If Hope Downs — one of 2018’s most exciting records — proved anything, it’s that Australian five-piece Rolling Blackouts Coastal Fever sure knows how to rock. The group’s signature wave of explosive rock ’n’ roll is so feverish and enthralling, it’s hard not to brand it as one of the best up-and-coming guitar bands of the current decade. Sideways to New Italy, the band’s sophomore effort, continues the group’s penchant for high energy thrills while adding more variation to its sound. The new album is more emotionally complex and wistful than the band’s previous work, a sign that Rolling Blackouts Coastal Fever has learned how to slow things down — if only just a little.
Sideways to New Italy, named after a small village north of Sydney where the band’s drummer Marcel Tussie hails from, is about maintaining a sense of home. Written after a long period of touring by the band’s singer-guitarist trio, composed of Tom Russo, Joe White and Fran Keaney, the album explores feelings of dislocation and belonging. In a press release, Keaney described the purpose of the record: “A lot of the songs on the new record are reaching forward and trying to imagine an idyll of home and love.” Over the course of its 10 tracks, the album traverses the highs and lows of such a journey to create a largely thrilling listening experience.
Many spots on Sideways to New Italy are brilliant. Lead single “Cars in Space” goes toe-to-toe with the best songs in the band’s catalog; atop an unstoppable rhythm, the bite of fuzzed-out guitars and tasteful flares of saxophone lift the track’s vocal harmonies skyward. The following track,“Cameo,” exudes warmth in ample supply, unexpectedly bursting to life past the 30-second mark. The song’s chorus is pure elation, as Keaney shouts, “You take a high wire jump/ You feel time drippin’ away/ Fallin’ in the burnin’ blue.” The lyrics of “Cameo” operate as sensory triggers, opting to service the driving energy of the track rather than tell a coherent story, proving that the band is at its most successful when its guitars are at the forefront of the music.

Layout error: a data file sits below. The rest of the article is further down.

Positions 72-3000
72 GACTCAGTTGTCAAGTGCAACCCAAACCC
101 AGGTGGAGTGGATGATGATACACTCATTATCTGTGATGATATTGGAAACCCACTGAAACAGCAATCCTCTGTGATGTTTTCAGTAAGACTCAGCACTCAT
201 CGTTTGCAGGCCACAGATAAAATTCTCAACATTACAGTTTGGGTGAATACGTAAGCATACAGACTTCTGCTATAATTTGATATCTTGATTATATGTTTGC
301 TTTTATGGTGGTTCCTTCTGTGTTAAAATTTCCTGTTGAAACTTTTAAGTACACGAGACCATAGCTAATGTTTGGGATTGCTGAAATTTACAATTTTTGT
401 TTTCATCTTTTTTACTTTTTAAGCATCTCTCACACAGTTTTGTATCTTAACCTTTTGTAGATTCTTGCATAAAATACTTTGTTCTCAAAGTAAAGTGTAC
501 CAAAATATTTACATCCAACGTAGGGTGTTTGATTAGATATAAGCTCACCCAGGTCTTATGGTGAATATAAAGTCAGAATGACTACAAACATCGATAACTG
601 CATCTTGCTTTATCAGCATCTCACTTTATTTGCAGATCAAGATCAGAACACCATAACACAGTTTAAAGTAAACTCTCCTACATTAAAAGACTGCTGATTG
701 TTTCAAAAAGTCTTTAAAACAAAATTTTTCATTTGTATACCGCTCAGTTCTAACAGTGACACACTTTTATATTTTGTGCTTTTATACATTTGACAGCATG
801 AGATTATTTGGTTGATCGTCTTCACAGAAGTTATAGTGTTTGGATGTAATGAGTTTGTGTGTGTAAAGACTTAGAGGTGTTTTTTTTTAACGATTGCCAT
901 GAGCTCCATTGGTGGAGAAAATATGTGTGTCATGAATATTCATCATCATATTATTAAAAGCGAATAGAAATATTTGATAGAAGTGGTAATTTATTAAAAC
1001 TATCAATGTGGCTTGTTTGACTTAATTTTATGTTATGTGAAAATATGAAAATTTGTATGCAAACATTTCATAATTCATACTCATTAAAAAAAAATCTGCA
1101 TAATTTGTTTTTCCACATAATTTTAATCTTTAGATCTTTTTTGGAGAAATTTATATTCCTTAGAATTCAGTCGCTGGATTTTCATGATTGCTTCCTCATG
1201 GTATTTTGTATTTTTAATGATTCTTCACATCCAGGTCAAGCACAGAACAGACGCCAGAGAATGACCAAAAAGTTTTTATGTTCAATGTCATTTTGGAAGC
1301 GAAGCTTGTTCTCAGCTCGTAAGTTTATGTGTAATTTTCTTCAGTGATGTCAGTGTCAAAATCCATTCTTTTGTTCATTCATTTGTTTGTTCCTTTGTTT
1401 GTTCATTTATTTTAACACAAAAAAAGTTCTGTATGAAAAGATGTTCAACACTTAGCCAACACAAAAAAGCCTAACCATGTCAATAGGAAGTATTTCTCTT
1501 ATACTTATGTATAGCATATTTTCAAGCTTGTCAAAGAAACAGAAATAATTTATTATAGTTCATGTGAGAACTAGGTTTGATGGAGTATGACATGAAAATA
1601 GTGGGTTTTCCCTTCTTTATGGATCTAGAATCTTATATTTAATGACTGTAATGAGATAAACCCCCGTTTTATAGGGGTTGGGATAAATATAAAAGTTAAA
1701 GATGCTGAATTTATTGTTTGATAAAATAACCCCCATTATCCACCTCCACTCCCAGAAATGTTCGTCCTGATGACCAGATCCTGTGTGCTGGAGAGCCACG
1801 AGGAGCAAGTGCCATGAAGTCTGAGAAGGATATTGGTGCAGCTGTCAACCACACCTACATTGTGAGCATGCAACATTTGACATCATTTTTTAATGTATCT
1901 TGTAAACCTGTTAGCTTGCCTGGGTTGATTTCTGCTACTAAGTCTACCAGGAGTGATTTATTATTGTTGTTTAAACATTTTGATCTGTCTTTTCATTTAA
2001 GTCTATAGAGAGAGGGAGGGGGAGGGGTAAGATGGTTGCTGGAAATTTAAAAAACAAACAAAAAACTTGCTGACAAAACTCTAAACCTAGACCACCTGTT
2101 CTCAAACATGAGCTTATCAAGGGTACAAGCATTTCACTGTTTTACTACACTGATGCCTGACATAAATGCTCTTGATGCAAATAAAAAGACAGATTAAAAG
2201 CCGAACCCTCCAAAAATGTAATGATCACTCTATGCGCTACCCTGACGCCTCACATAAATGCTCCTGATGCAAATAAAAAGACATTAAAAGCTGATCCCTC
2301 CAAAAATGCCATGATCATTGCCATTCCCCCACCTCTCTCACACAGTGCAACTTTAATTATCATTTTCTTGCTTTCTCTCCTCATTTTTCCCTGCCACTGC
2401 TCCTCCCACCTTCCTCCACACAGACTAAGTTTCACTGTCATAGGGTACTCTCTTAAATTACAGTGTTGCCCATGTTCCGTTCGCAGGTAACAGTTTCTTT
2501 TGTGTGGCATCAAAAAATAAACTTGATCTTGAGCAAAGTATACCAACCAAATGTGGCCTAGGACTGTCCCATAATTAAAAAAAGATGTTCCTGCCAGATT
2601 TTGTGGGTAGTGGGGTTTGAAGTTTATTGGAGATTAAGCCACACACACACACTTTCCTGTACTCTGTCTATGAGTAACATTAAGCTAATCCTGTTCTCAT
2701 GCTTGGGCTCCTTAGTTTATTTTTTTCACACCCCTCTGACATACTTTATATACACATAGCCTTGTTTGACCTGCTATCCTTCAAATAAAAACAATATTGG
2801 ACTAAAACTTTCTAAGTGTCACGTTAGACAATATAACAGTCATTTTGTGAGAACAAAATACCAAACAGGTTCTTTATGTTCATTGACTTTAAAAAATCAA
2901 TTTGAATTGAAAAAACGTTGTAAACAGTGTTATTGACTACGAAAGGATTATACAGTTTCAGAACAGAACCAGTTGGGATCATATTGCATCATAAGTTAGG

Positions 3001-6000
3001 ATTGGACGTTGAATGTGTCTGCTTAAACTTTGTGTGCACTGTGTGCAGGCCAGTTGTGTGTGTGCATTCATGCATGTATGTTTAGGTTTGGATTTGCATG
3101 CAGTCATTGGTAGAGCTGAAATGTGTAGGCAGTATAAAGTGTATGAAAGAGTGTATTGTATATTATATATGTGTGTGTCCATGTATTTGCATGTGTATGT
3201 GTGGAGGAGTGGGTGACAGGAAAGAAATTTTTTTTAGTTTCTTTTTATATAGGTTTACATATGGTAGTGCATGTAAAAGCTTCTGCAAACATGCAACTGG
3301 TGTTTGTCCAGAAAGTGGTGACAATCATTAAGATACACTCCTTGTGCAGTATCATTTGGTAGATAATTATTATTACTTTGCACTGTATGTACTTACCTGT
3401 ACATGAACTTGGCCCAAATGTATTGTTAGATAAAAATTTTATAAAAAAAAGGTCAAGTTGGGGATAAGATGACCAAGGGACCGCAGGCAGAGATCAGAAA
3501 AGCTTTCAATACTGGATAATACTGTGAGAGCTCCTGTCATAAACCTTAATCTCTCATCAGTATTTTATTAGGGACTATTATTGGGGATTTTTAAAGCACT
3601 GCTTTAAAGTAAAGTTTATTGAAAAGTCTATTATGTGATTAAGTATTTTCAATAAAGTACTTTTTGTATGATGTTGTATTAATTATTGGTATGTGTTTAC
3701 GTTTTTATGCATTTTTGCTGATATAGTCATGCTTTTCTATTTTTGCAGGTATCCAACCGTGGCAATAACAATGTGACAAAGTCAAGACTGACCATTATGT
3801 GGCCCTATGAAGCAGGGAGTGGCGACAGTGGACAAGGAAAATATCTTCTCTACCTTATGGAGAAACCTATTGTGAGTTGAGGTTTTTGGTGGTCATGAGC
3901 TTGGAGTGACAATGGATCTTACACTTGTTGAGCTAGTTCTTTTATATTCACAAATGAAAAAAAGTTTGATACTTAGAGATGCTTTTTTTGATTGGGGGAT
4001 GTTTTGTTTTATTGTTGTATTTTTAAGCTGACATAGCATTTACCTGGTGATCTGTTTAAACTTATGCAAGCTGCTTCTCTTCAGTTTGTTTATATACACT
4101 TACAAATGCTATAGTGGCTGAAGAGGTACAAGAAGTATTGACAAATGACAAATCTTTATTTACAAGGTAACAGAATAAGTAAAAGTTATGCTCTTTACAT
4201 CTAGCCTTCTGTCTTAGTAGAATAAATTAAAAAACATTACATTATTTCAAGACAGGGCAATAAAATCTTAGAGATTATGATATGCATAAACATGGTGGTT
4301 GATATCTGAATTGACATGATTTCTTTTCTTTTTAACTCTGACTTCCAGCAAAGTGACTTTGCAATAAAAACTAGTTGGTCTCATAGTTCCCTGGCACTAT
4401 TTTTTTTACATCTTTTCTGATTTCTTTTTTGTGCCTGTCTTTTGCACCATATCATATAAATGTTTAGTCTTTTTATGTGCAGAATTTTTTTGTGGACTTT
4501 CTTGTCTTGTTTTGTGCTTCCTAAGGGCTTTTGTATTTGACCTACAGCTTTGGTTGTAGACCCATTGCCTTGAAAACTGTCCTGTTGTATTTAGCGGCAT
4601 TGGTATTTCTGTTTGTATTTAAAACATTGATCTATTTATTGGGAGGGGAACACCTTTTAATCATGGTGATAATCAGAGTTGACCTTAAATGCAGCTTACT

Under heavier scrutiny, the album slightly falters when lyrics are placed front and center as the band shifts directions. The frenetic energy of the song “She’s There” is slightly muffled by its less than enthusiastic lyrics: “I open the letter, but the writing’s wrong/ I should’ve done better, but the time rolls on.” Elsewhere, the cliche songwriting on “The Only One” dulls the song’s beautiful arrangement, peppered with distant sounds of harmonica that create a sense of longing. Though there are plenty of good lyrical moments to spare, the weaker songwriting sticks out among the softer arrangements.
Still, the band’s new direction toward the nostalgic mostly works. Though the band wears its inspirations from the likes of R.E.M. and The Clean on its sleeve, the sheer fever-dreamlike energy of its songs allow the music to avoid coming across as derivative. “Falling Thunder” evokes a windows-down drive to the beach, radiating optimism. When the band sings, “Is it any wonder?/ We’re on the outside/ Falling like thunder,” it does so with starry-eyed confidence, adding to the dreamy, feel-good quality of the song. The ballad, “Sunglasses at the Wedding,” takes a pensive turn, vividly evoking nostalgia as rippling guitars illuminate the song’s lyrical vignettes. The song’s feelings of impermanence become clear in its chorus as Keaney asks, “Why are we always the last ones to leave?/ And we fade in the marbled morning.”
Ultimately, Sideways to New Italy is yet another sunny offering from Rolling Blackouts Coastal Fever, an enjoyable 39 minutes of breezy, nostalgia-infused tunes and pure guitar pop jams perfect for summertime cruising. Though it fails to reach the euphoric heights of previous Rolling Blackouts Coastal Fever releases, Sideways to New Italy is by no means a bad record. In fact, it’s pretty darn good — and right now, that sounds like it could really hit the spot.
Contact Vincent Tran at [email protected].